There is no excuse for not having a mask!!!
- How to make and how to wear: https://www.cdc.gov/coronavirus/2019-ncov/prevent-getting-sick/diy-cloth-face-coverings.html
- Directions for a no-sew mask (perhaps using the coffee filter, as suggested by the CDC?) http://blog.japanesecreations.com/no-sew-face-mask-with-handkerchief-and-hair-tie
- I found another option for a new pattern for a no-sew mask, using a t-shirt, and this one with several options.
- Mask materials: https://www.huffpost.com/entry/best-coronavirus-face-mask-materials-new-study_l_5e99b576c5b6a92100e63129
- A tip on how to make any mask (except N95) more efficient. https://www.npr.org/sections/goatsandsoda/2020/04/22/840146830/adding-a-nylon-stocking-layer-could-boost-protection-from-cloth-masks-study-find
- I found another good mask video, although I believe that coffee filters are not being recommended any more; they make breathing too hard. It is now in the resource section at the bottom of every report.https://nbclim-f.akamaihd.net/i/Prod/NBCU_LM_VMS/635/99/DIT_20OTS_20NAT_20FEAT_20GIAT_20DIY_20FACE_20MASKS_20040520_20JD_20REV_202_20with_20L3__,935446,886827,037719,116849,460519,061449,.mp4.csmil/master.m3u8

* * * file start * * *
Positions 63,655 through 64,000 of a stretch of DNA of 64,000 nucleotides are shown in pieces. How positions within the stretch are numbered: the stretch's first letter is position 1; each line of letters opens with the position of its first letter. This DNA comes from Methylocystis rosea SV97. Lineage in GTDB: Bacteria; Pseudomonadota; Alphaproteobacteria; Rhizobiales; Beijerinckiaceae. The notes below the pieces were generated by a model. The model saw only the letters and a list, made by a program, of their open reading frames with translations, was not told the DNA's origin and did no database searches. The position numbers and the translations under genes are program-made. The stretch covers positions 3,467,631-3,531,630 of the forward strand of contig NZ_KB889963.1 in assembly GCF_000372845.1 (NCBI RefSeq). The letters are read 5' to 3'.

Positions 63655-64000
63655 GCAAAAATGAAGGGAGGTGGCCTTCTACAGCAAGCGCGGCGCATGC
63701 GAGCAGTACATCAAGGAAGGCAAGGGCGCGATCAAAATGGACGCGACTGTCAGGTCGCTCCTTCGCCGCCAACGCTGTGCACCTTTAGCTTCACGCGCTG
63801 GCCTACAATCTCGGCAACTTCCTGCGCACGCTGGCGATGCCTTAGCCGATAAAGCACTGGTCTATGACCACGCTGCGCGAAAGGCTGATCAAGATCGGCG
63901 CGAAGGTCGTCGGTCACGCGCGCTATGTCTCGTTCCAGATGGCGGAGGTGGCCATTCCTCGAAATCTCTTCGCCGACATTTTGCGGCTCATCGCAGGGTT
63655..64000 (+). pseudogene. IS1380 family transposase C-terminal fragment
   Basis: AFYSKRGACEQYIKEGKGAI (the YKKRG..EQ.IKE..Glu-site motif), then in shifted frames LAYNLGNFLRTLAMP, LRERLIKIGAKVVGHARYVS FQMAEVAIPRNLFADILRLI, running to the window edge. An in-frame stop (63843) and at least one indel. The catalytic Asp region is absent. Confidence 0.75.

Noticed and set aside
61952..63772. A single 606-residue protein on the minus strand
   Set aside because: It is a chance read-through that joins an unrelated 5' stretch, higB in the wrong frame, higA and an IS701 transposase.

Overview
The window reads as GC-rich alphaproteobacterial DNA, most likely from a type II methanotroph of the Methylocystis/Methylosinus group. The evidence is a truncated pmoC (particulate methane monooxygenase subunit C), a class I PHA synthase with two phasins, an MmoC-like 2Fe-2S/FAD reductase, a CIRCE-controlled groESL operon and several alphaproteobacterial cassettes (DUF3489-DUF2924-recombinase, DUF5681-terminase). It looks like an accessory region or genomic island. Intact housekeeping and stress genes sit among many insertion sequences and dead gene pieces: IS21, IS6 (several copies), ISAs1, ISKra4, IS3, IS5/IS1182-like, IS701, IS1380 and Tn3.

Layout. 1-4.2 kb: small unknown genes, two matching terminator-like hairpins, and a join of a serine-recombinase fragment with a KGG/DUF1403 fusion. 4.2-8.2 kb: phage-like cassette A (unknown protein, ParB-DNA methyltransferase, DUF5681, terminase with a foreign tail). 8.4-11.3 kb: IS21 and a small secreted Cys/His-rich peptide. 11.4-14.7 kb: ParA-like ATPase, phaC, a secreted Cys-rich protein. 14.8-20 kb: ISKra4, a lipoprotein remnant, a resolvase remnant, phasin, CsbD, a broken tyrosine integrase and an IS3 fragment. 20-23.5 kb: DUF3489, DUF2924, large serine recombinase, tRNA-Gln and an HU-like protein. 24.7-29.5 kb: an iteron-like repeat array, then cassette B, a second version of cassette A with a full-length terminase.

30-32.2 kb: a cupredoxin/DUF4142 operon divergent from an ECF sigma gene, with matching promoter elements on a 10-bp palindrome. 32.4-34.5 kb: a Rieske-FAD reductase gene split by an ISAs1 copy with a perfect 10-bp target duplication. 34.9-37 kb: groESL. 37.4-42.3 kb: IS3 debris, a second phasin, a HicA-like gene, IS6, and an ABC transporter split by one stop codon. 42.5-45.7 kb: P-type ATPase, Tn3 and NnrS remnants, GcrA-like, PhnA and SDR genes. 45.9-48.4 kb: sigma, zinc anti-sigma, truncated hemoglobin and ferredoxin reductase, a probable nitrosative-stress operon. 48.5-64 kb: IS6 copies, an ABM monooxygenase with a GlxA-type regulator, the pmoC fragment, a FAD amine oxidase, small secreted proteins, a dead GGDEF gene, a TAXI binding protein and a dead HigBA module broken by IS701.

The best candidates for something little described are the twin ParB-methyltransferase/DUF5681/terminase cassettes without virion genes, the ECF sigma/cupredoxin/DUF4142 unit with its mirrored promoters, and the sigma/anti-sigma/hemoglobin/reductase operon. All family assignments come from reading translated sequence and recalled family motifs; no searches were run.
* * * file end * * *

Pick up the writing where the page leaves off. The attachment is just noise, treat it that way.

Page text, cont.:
- Free meals for Salem kids under 18: https://sau57.org/covid19/meals
- Town of Salem COVID-29 Info: https://www.townofsalemnh.org/home/covid-19-information
- COVID-19 Salem Community Hotline & Email: https://www.townofsalemnh.org/home/news/covid-19-community-hotline-and-email
- Salem Police: Dial 911 for emergencies or (603) 893-1911 for non-emergency issues.
New Hampshire Department of Health and Human Services:
Office of the Governor: https://www.governor.nh.gov
- List of NH “essential” services: https://www.governor.nh.gov/news-media/emergency-orders/documents/emergency-order-17-ex-a.pdf
Mindi Messmer: A scientist who is reporting frequently on COVID-19, Mindi is also a candidate for Executive Council, District 3 (including Salem). https://www.facebook.com/Mindi4NH/ Sign up for her “Daily or So COVID-19 Updates” https://actionnetwork.org/forms/daily-or-so-covid-19-updates
More info about COVID-19
COVID-19: The CIDRAP Viewpoint. https://www.cidrap.umn.edu/sites/default/files/public/downloads/cidrap-covid19-viewpoint-part1_0.pdfhttps://www.cidrap.umn.edu/sites/default/files/public/downloads/cidrap-covid19-viewpoint-part1_0.pdf
The Centers for Disease Control and Prevention:
COVID Symptom Tracker:
This is a project of Mass General Hospital. In the absence of proper testing, let’s let them know how we are doing. https://covid.joinzoe.com/us?fbclid=IwAR2IsoxZ9RBKC4uPQscKiuUUTJCA3cCt3dUr9tjNSsFqOU1rv10jmysmt4Y